• Rechargeable batteries
  • Camera and memory card (electronics are very expensive in Ecuador)
  • Swiss army knife or similar multi-tool with scissors/knife
  • Small binoculars
  • Travel alarm clock
  • Basic First Aid kit (for minor cuts, blisters, insect bites, muscle/head aches, diarrhea, and motion sickness, etc.)
  • Insect repellent (avoid repellents with strong concentrations of DEET)
  • Small backpack and money belt/pouch
  • Large garbage bags (to be used as a pack liner or cover)
  • Re-usable water bottle (such as NALGENE)
  • A travel lock
  • Sun hat/ visor
  • Light rain jacket or rain poncho
  • Lightweight, fast-drying clothing
  • Swimsuit
  • Sandals
  • Sneakers or hiking boots (for dry landings and rocky shores)
  • Teva-style sandals (for wet landings and around town)
  • Sunglasses (with strap is best)

NOTE:
Please do NOT bring any toiletry item containing “micro-crystals”, “micro-beads” or “micro-granules” containing POLYETHYLENE. These micro-beads, often found in toothpastes and exfoliating facial cleansers (such as Colgate and Neutrogena, among many other brands on the market) are made from plastic which wash down the drain and eventually make their way back into rivers and oceans. These small plastic beads are then swallowed by sea creatures, causing irreversible damage to the marine ecosystem!

Keep in mind

Galápagos National Park fee

The Galápagos National Park charges an entrance fee of $100USD per person for all foreign tourists. This must be paid in cash only, in US Dollars. This fee is subject to change by the Galápagos National Park Service.

Climate

The Galapagos Islands, volcanic in origin, are located in the Pacific Ocean approximately 1000 km (600 miles) off the west coast of Ecuador. The climate of the Galapagos is influenced by a rich system of both cool and warm oceanic currents, with a major influence being the Humboldt Current, which brings cool water to the islands.

The Galapagos year can be divided into two “seasons:” the “hot” or “wet” season which lasts from December to early May with an average temperature of 25 C/ 77 F; while the “cool” or “dry” season from May to December has an average temperature of 18 C/ 64 F.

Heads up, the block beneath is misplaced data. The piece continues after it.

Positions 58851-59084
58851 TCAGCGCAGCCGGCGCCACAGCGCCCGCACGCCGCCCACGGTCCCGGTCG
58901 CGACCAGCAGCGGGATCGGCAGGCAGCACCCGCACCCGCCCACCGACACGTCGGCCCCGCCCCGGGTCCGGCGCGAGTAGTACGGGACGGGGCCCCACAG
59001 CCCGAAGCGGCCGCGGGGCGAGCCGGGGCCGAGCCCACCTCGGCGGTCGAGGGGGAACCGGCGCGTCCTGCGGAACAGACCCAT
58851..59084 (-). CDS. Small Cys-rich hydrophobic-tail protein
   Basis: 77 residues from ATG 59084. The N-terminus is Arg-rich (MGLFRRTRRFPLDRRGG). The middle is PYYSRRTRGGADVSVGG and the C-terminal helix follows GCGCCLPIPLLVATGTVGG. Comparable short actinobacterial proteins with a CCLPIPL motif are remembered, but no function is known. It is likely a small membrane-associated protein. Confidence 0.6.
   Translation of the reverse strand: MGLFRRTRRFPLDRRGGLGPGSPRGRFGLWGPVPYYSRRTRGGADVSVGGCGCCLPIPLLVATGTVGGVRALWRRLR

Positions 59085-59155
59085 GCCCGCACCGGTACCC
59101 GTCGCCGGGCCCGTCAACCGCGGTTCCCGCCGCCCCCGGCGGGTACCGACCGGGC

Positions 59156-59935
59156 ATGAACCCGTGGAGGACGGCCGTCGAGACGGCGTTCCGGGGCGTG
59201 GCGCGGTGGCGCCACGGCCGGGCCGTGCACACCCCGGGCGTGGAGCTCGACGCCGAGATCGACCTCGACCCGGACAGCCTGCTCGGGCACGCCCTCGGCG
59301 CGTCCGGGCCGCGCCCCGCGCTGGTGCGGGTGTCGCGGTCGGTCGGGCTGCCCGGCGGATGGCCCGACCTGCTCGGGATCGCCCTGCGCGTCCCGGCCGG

Electricity

Ecuador’s electrical current is 110 volts 60 cycles.

Currency

US$ Dollars is the currency used in Ecuador and the Galapagos.

Baggage restrictions

The airlines which service Galapagos have a weight limit of 20 kilos (44.1 lbs.). No exceptions apply.

Please note:
Your luggage and/or carry-on will be subject to inspection by SESA (the Ecuadorian System for Agricultural Sanitation) in an effort to prevent the introduction of foreign plants and animals to the Galapagos Islands. These inspections take place before your flight to the Galapagos and upon your arrival to the Islands, as well during travel between islands.

For more information about permitted and restricted products, please visit the INGALA website.

Visitor Control Card

All visitors must register with INGALA (the Galapagos National Institute) by filling out an online form prior to traveling to Galapagos. The form requests the visitor’s full name (as it appears on the passport), passport number, nationality and date of birth. It can be found online at INGALA. This form should be completed and printed out and must be presented at the airport prior to checking in for the Galapagos flight (in Quito or Guayaquil). The cost of this card is $10USD per person, which is paid in cash at the INGALA checkpoint, immediately before baggage inspection buy SICGAL/ SESA.